The Art of Conservation Planning
The Art of Conservation Planning
America's farmers and ranchers are
the working conservationists on private and tribal lands in our country.
The Natural Resources Conservation Service (NRCS) is the federal agency
that, for over 60 years, has had the privilege of providing technical assistance
(TA) to these
true conservationists as they make a voluntary commitment to apply conservation
practices on their private lands.
The conservation applied on private lands provides benefits to all citizens
by reducing soil erosion, improving water quality and quantity, enhancing
wildlife habitat, maintaining open spaces and aesthetic landscapes, and
improving the health of the land for future generations.
The NRCS recognizes that private landowners must have a positive economic return
to stay in business and apply conservation on the land. Economic productivity and
environmental stewardship are compatible, inclusive, and dependent.
The foundation, purpose, and mission of the NRCS is to help landowners treat every
acre of their private property according to its needs and within its capability. That
treatment includes a balance between the land use for economic return and protecting its
ability to be productive from generation to generation.
Sometimes we refer to Resource Management Systems, or Conservation Systems,
or environmental sustainability. Whatever the name, it is as simple or complex
as necessary to meet the conservation objectives of the farmer or rancher.
We sell conservation -- that is our business. We have an objective of
achieving a conservation system on the land that is tailor made to the desires
of the landowner, to each field, and to the operating unit.
The key to understanding TA in conservation planning is to know
that the final decision maker is the private landowner. He or she will make the
decision as to what, how much, or if any conservation at all will take place on
The process is continuous and remains flexible, is implemented over time,
uses a common sense approach, and is achieved only when the landowner is ready,
willing, and able to move forward.
NRCS Conservation Technical Assistance
The NRCS TA is based on the collective experience of all of the
men and women of our team. They possess, and have at their disposal, thousands
of hours of experience in soil and water field-tested conservation approaches
and techniques to resolve resource concerns. The foundation under that ethic is
one of understanding our customers' needs and being a conservationist who speaks
for the land. NRCS recognizes all of the complexities inherent in achieving the
objective of conservation, which include commitment to the voluntary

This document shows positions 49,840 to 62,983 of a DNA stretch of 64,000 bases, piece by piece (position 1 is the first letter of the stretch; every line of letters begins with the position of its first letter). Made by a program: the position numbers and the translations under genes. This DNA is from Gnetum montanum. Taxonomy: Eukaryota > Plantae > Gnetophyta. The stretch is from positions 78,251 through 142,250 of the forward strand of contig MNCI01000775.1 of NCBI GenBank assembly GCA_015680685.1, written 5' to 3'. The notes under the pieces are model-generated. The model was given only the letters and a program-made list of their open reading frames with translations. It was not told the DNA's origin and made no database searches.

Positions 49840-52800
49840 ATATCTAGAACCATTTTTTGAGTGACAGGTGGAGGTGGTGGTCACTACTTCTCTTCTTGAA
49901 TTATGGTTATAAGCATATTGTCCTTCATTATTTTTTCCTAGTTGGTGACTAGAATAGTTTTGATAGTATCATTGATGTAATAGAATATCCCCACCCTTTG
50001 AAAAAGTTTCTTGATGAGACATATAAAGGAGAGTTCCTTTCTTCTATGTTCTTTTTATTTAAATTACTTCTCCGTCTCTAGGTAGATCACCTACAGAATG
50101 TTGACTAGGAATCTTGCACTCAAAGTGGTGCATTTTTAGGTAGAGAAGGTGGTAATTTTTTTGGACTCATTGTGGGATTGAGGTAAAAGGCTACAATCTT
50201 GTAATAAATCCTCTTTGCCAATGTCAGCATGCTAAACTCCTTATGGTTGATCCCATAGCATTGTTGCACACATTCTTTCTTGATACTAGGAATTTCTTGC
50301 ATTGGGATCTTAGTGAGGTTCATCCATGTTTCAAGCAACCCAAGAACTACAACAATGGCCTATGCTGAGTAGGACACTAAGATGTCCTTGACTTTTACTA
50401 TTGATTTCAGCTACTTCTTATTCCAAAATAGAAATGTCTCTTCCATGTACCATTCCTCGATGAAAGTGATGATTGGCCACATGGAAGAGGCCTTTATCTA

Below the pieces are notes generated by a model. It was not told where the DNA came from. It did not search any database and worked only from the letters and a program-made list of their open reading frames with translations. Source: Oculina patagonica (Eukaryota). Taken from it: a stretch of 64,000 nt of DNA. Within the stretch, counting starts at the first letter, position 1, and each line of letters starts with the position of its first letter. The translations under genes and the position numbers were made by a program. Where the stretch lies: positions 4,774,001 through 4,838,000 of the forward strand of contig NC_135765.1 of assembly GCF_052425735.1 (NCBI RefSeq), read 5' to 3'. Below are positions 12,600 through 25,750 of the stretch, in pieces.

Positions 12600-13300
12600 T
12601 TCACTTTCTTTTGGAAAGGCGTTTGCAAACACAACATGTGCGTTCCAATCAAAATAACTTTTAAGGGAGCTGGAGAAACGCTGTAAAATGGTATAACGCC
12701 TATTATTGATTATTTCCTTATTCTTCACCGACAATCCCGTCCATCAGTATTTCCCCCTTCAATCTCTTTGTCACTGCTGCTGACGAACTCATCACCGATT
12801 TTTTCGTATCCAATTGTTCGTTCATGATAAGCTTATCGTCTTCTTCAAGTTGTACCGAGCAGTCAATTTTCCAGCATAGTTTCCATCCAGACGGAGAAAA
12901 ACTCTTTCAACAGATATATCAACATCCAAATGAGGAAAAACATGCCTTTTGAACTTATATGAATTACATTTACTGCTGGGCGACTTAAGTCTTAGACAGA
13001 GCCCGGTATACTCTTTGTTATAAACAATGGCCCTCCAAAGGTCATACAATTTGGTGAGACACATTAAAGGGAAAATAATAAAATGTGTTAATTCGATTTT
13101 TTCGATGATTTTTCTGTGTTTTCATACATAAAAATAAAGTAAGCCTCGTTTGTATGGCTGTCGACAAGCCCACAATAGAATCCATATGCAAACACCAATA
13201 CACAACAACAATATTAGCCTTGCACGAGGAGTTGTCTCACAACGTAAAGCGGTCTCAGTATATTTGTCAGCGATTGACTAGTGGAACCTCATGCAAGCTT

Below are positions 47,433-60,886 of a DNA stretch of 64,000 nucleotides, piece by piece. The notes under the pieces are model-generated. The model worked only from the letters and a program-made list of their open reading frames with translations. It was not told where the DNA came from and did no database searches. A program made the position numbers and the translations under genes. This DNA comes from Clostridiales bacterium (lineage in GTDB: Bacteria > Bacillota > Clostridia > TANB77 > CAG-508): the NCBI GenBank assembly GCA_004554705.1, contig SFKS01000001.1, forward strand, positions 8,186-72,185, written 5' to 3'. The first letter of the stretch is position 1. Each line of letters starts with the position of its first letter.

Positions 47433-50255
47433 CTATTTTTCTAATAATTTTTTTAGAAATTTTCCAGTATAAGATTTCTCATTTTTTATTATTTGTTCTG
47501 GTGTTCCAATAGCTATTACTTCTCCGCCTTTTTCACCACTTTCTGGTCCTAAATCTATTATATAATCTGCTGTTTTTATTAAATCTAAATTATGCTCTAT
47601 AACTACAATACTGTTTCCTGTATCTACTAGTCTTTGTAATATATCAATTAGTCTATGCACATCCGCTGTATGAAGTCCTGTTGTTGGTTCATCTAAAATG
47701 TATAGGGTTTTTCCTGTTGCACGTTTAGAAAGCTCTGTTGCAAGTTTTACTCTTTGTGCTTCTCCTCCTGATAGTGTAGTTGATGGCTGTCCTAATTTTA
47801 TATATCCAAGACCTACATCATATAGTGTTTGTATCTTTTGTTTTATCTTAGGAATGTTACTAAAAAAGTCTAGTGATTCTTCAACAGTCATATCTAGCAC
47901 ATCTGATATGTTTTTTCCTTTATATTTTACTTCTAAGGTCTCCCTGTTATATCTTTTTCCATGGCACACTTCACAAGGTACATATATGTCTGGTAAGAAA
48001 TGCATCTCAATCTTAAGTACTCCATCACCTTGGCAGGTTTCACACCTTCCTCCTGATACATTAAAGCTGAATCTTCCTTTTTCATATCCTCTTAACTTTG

approach, recognizing that the landowner is the
A Technical Assistance Scenario
NRCS Community Relationships
The NRCS employees live in South Dakota communities. They often work with
more than one generation of the ranch family. A trust and mutual respect develops.
The NRCS employees and local landowners grow and learn together about conservation over
the years. Employees have an ethic and commitment for the land and for the success of
the producer, both as an agricultural operator and as a conservationist.
The Conservation Partnership
The NRCS TA is
provided primarily through local conservation districts (CDs). This is key because it recognizes
the need for local leadership and decision making in achieving a conservation program.
The CDs are authorized under state law to provide local
leadership for soil and water conservation. Board members are locally elected or appointed
and are essential in providing the leadership needed to ensure locally led community
and landowner-driven conservation programs. Conservation districts set the
priorities locally for when and how NRCS TA is provided.
A Conservation Ethic
Private landowners are the
working conservationists of America. They are the decision makers in a voluntary process
of TA. They decide what, how much, where, and when in their
interaction with NRCS.
The NRCS employees are champions for conservation. They are conservation
Working together on the land, the NRCS and landowners tailor make
conservation plans to meet specific needs through
Landowner data and information remains private and confidential; it is
protected by law.
Conservation Practice Standards
The NRCS conservation practice standards (CPSs) provide guidance for applying
conservation technology on the land and set the minimum level for acceptable
application of the technology.
The NRCS issues National CPSs in its National Handbook
of Conservation Practices (NHCP). National standards for each practice are
National Handbook of Conservation Practices (NHCP)
Notices – Updated or new National conservation practice standards are
transmitted by notices to the National Handbook of Conservation Practices.
Copies of the most recent NHCP notices are available.
Conservation Practice Standards – The current National CPSs are available, both as MS-Word documents and in PDF
For additional information, please contact Gerald Jasmer, SRC, (605) 352-1234
or by e-mail at